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you know my method. it is a great sifting process.


Fig. 6. Dry-blower at Work.
(cropped to square, new border, retaining Claude Glass effect)
illustrating T(homas). A(rthur). Rickard. “The Alluvial Deposits of Western Australia.” Transactions of the American Institute of Mining Engineers 28 (1899) : 490-537
Princeton copy, digitized March 8, 2010
figures 5, 6, 7 in Claude Glass effect

same article available from NYPL copy (digitized November 14, 2012), with “dry-blowing” figures 5, 7 and 8 in Claude Glass effect, here
and the whole available in UC Berkeley’s collection of Rickard offprints, here.

“In West Australia there is much evidence of what the geologists euphemistically term the Aeolian agency...the absence of running water renders unavailable the cradle and sluice-box of ordinary placer-mining, with the result that the prospector has learnt, intuitively, to utilize the agency which he sees incessantly at work in the nature around him. Wind replaces water.”   pp 502-503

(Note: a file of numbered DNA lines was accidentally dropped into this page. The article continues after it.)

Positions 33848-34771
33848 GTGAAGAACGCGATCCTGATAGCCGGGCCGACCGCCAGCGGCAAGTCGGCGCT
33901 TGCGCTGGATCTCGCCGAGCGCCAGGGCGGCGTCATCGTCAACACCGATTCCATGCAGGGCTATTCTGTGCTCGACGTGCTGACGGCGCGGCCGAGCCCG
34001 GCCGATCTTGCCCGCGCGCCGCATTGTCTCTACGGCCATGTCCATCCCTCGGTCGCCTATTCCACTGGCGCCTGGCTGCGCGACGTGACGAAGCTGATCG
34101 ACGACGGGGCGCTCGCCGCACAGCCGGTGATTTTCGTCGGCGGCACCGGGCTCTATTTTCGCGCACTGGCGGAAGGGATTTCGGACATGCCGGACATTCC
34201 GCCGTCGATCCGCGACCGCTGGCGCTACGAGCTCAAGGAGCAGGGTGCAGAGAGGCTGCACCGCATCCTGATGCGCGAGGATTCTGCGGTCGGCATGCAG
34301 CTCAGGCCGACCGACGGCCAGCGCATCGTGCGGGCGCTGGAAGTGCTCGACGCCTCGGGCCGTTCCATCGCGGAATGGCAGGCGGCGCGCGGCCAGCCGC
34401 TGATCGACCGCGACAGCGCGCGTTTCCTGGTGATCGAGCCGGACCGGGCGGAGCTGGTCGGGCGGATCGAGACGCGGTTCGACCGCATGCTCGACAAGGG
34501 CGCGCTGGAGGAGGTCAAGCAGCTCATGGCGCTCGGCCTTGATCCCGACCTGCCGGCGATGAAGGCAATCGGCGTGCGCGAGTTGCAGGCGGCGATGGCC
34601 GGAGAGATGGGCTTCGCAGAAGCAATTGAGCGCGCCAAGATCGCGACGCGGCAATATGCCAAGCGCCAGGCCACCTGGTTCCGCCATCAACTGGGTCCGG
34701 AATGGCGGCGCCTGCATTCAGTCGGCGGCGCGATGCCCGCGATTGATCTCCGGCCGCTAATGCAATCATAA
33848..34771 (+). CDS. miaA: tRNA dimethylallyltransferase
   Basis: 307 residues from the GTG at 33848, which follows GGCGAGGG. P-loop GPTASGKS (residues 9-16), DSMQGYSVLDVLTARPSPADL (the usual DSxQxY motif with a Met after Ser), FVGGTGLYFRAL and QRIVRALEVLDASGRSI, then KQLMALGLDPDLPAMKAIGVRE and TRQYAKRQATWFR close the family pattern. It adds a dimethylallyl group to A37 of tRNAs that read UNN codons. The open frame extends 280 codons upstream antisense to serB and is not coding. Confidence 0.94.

The quality of Rickard’s writing — its kinetic energy, the striking turns of phrase, the counterpoint rhythm of long and occasionally short sentences, together with his integration of analysis and close, critical observation — appeals to me greatly. Knowing — belatedly — that these google scans are not uniformly available everywhere, I have prepared a pdf of this essay alone, available here.

epigrams from Sherlock Holmes, The Boscombe Valley Mystery (*), as cited in Thomas A. and Jean Umiker-Sebeok, You Know My Method: A Juxtaposition of Charles S. Peirce and Sherlock Holmes (1980, and here), and the present article by Rickard, p 498

3 June 2014

“the Aeolian agency;” dry-blowing; wind replaces water; alluvial deposits; method
T. A. Rickard; C. S. Peirce